How many times have you heard the words, “Marriage is about compromise”? It’s an over-used statement that’s tossed out by an exasperated marriage counselor trying to solve a bickering couple’s problems, or by a sheepish husband explaining to his buddies why he bought his wife yet another pair of Louboutin pumps instead of season tickets to his favorite team, or even by a tipsy wife gossiping to her girlfriends about how she dons a French maid outfit in exchange for a 15-minute foot rub and a week off from dishwashing duty.
Marital compromise manifests itself differently for every couple. Those in bi-cultural marriages like myself may find much of it taking place in the kitchen.
Asians like rice. That’s not a stereotype. It’s a simple fact. I NEED to eat rice at least 4 times a week, preferably sushi grade: white, round, shiny, and slightly sticky so that it forms light balls on the tip of my chopsticks. In comparison, my husband would hardly notice if blight destroyed all short grain rice. When we met he could correctly identify only one type; it came in an orange box and was ready in minutes.
I like fish. He hates it. So I don’t cook it in the house (at least while he’s home). I love dried squid, but am banished to the balcony to eat my pungent snack in shame, far removed from his olfactory sensitivities.
Over our 11 years together, my husband’s palate has grown accustomed to—even fond of—Asian flavors. He likes soy sauce, rice vinegar and tofu almost as much as I do, but still craves the occasional PB&J, bowl of chicken noodle soup (ramen doesn’t count) and Italian sub.
The roast chicken below started out as a way to sneak a little Asian-ness into a traditional western family dinner. The spiced brine makes the chicken so flavorful that I’m more than content to leave the chopsticks in the drawer for the night. On the other side of the marital divide, my hubby’s so satisfied with his meat and potatoes that I can usually get a 15-minute foot rub from him… sans further compromise.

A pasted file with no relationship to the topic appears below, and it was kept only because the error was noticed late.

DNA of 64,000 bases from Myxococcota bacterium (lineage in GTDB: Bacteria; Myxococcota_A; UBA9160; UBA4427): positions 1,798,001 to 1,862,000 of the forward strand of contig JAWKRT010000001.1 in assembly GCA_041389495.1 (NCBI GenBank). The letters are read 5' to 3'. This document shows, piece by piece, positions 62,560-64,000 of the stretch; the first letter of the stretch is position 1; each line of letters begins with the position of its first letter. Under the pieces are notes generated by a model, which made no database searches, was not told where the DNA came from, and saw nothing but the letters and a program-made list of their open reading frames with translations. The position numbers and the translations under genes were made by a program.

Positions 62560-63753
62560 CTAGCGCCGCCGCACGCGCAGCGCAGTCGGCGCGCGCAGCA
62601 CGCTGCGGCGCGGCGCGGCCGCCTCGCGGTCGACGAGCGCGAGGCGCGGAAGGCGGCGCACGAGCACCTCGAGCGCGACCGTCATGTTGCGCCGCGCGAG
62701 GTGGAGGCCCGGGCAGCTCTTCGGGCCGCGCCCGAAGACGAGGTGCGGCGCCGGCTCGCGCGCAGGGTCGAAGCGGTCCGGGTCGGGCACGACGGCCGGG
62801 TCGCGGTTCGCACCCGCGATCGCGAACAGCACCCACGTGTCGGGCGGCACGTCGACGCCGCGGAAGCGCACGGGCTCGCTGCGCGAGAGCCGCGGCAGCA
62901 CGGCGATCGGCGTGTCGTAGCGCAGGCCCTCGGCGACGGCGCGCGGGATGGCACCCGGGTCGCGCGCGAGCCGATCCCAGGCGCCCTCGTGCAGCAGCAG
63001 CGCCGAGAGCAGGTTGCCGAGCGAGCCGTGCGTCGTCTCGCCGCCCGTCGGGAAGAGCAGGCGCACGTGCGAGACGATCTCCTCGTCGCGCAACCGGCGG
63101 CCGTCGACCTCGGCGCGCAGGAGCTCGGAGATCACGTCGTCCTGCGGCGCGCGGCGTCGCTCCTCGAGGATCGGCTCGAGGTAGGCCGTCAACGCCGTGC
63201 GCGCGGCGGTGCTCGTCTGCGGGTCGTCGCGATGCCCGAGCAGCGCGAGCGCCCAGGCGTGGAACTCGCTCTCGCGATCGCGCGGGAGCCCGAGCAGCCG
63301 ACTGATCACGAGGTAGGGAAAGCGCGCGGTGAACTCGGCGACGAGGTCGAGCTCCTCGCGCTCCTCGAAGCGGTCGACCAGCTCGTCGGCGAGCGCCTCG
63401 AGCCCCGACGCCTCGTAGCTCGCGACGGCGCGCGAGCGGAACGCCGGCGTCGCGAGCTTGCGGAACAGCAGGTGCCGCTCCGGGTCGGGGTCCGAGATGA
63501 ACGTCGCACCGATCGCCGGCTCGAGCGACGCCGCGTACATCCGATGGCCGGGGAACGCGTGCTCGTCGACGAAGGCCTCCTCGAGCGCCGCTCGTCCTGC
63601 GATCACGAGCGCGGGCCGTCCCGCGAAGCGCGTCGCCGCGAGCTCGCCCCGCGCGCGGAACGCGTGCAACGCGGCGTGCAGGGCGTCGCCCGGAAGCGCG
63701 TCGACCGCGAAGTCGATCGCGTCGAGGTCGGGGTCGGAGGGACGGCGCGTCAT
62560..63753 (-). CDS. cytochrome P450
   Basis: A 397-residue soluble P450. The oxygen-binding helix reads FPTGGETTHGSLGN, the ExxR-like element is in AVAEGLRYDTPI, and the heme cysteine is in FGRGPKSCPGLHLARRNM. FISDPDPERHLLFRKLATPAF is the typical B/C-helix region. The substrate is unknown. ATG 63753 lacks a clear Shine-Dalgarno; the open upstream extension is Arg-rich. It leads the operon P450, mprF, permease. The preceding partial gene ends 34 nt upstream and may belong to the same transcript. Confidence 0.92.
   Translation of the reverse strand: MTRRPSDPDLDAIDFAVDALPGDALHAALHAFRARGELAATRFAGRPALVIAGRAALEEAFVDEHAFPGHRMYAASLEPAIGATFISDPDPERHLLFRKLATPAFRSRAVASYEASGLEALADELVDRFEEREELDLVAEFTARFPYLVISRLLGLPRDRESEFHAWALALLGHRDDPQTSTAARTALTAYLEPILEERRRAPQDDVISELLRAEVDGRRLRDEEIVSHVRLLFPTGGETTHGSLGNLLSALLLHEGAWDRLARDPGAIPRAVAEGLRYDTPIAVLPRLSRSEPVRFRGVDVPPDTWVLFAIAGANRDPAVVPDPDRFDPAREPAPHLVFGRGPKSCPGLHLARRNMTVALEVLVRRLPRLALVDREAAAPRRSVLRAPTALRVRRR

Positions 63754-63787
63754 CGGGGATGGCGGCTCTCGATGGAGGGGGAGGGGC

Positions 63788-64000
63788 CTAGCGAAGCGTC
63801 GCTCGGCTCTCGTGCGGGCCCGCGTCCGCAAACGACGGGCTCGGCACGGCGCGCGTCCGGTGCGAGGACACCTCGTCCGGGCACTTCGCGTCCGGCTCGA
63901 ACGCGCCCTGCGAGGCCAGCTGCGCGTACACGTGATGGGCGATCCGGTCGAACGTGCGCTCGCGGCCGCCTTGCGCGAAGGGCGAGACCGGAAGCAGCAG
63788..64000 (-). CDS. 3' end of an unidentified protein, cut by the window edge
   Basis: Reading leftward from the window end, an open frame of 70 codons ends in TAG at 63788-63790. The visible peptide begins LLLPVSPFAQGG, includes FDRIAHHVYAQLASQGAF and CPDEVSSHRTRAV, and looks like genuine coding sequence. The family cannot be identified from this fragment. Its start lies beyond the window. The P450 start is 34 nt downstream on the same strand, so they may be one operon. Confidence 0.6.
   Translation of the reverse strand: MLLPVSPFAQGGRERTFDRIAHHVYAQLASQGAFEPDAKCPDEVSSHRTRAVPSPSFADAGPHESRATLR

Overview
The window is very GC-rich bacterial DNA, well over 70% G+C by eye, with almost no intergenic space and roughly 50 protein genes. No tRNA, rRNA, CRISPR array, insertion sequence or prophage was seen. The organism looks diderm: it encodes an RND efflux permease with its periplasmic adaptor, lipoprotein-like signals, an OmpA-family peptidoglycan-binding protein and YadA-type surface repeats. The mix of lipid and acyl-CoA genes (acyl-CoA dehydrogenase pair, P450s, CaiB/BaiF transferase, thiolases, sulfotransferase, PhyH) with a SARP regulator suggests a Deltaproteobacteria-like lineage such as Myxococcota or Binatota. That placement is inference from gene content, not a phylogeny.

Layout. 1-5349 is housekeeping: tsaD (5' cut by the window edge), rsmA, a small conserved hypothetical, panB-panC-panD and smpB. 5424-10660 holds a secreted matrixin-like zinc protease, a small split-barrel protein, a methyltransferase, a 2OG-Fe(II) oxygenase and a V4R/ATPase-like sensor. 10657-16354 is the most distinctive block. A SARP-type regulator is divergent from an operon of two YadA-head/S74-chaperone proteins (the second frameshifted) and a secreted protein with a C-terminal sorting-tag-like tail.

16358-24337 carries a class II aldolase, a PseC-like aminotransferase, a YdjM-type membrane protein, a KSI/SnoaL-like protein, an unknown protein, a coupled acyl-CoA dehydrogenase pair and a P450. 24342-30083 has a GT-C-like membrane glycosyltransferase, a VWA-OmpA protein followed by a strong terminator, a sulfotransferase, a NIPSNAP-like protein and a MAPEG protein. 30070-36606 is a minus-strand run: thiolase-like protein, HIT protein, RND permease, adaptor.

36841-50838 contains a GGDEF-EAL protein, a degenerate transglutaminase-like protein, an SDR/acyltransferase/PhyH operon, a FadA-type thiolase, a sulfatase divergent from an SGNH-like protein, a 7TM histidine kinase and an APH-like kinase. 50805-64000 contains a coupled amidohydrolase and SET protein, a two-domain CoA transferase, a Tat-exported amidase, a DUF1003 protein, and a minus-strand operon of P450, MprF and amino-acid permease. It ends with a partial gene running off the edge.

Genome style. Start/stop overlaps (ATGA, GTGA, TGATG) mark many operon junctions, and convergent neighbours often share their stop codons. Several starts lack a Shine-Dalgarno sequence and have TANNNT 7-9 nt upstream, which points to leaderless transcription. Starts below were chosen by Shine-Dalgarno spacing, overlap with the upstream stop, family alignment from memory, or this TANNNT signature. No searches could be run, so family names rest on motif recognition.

2 Tbs. Szechuan peppercorns
1 tsp. black peppercorns
1 tsp. coriander seeds
5 whole cloves
2 Tbs. salt
2 tsp. sugar
3 cups water: one hot, 2 cold
Rind of 1 lemon
10 sprigs of cilantro
1 shallot, sliced
3 garlic cloves, crushed
1 whole chicken, halved
- To make the brine toast the first four ingredients in a small skillet. Toss lightly over medium heat for three minutes or until fragrant and slightly darker.
- Dissolve salt and sugar in one cup of hot water (I like to put the cup in the microwave for 1½ minutes). Add the toasted spices. Steep (sit and soak) for five minutes.
- Combine the lemon rind, cilantro, shallot and garlic in a deep pot or baking dish (you can use anything large and deep enough to submerge two chicken halves in).
- Halve the chicken by cutting down both sides of the breastplate. Once the front is halved, flip the chicken over and press down to flatten. Cut along both sides of the backbone, removing it completely.
- Place the chicken in the deep dish. Add the water with the spices plus enough cold water to submerge both halves. Cover and refrigerate for at least six hours.
- After 6-8 hours remove the chicken from the brine. Pat dry and allow chicken to come up to room temperature.
- Heat a skillet and oil over medium high heat. Sear chicken on all sides, 6-7 minutes total. Transfer to a 400°F oven. Roast for 25 minutes or until the internal temperature reads 160°F (check the temperature in the dense thigh rather than the breast). Flip the chicken skin-side-up for the final 5 minutes.
- Once cooked, remove the chicken from the oven. If your family isn’t mobbing the kitchen like a pack of hungry zombies I recommend resting the chicken for 5-10 minutes.
- The beauty of a roast chicken is that it can really be served with anything. I like it with pan roasted potatoes and spinach that’s been quickly tossed in a hot pan with garlic and a squeeze of lemon.